Q&A: Taking on West Africa


Besides the Penthouse By America’s Best, what other Nigerian properties are in your portfolio?

We are currently managing the Citipark Luxury Hotel in Enugu and the Tinapa Lakeside in Calabar. In the next few months we should have the Westpoint in Abuja, and Savannah Suites, also in Abuja, re-opened on the first of September. We are also involved in the Lekki Oxford Hotel, which is due to open soon, and then there’s the Beck Suite, which is in Ikeja. So, we are very much involved in Nigeria’s hospitality market, whilst outside Nigeria, we have a property in Accra, Ghana and two hotels in South Africa. There are about six hotels in the development stage, from the Nigerian perspective in Warri in Nigeria, to a hotel in Cape Town and a few properties spread in between. Suffice to say that I spend most of my time on a plane!

What motivates your interest in Nigeria?

Nigeria is one of the most exciting hospitality markets and because some of the markets are under-developed, it presents opportunities to us as a management company to make an impact. I also feel that the team that works with me and works with Thornberry is very much into training and developing people, and Nigeria is one of the countries that offers that job opportunity. A country of 160 million people with diverse cultures and backgrounds makes it an exciting place to work in.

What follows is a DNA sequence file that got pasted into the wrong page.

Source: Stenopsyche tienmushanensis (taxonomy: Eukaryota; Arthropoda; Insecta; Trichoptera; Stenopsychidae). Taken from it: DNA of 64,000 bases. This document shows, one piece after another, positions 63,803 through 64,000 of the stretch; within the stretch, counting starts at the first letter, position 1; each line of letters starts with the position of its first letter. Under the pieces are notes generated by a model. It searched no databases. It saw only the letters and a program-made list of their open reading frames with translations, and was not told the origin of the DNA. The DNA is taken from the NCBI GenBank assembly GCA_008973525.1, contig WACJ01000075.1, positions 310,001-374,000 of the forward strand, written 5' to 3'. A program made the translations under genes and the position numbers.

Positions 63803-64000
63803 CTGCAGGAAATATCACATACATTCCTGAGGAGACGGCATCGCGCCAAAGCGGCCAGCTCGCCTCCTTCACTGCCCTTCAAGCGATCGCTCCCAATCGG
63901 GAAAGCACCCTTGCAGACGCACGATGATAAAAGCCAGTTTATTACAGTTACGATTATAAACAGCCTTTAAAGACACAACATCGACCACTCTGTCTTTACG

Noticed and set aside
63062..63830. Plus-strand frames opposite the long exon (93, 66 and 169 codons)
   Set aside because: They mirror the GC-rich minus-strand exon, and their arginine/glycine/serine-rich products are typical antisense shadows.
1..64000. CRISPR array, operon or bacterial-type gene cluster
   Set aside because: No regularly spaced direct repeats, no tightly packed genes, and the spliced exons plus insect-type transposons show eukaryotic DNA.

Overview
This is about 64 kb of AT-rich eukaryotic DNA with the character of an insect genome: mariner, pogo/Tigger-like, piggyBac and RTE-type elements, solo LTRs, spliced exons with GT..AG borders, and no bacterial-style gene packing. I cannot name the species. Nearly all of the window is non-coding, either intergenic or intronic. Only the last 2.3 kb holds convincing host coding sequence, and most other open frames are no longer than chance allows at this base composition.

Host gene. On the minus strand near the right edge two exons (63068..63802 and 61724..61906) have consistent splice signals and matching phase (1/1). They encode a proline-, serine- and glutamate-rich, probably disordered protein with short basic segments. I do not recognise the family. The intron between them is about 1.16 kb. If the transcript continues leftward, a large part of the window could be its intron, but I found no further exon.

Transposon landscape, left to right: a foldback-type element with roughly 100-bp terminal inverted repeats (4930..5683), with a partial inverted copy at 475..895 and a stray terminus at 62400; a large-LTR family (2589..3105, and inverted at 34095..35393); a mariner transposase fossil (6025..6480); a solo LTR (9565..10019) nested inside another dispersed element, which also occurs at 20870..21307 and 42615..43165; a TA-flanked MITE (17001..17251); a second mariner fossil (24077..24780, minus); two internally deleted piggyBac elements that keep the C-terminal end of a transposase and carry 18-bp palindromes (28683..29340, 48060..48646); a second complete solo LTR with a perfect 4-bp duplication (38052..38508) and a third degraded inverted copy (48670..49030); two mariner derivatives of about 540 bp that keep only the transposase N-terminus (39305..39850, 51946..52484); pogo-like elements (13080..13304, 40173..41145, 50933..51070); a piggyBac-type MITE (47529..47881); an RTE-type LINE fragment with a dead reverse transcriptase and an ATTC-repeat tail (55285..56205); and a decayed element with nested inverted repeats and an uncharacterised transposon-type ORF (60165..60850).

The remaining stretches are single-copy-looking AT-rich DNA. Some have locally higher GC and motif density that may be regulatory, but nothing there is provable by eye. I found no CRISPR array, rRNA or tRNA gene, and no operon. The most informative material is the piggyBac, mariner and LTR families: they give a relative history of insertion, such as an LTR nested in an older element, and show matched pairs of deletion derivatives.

What’s your assessment of the current state of the Nigerian hospitality industry?

It’s definitely in a growth phase. I think a few years ago there was a lot of demand and no supply in places like Lagos. This is now changing. Standards are very high now, competing with other parts of the world. If you look at West Africa as a whole, Nigeria is probably one of the most exciting destinations to look at in terms of hospitality growth. South Africa is a beautiful country, but from a hospitality growth perspective, West Africa is the best place to be at the moment.

What makes Thornberry unique?

We are a little more flexible than others and from a product point of view, each one of our products is completely unique and individual. We also have a very simple philosophy – we want to become Africa’s premier hospitality management company. We also have a vision and it’s a very simple one – we want our guests to know us as value for money, and we want them to stay for the exceptional service. From an ownership point of view, we have a unique and interactive system of operating with them, so there’s not ‘you must buy this, or you must do this or that’. We like to take what’s on their minds and try and turn it into a reality, make it happen and grow with them.

What would you like to see happen in the West African hospitality industry, over the next five years?

I’d be very keen to see more training institutions in West Africa, to develop West Africans to run hospitality businesses. I believe also that from an internal travel point of view, I’d love to see Nigerians able to travel in their own country, like the Ghanaians and people from Sierra Leone. It’s fantastic that we see more international travel coming into West Africa. South Africa has proved the point that you can change, and I think other countries need to follow it. I think, from a tourism point of view, West Africa probably has some of the most unique, beautiful and interesting destinations anywhere in the world.

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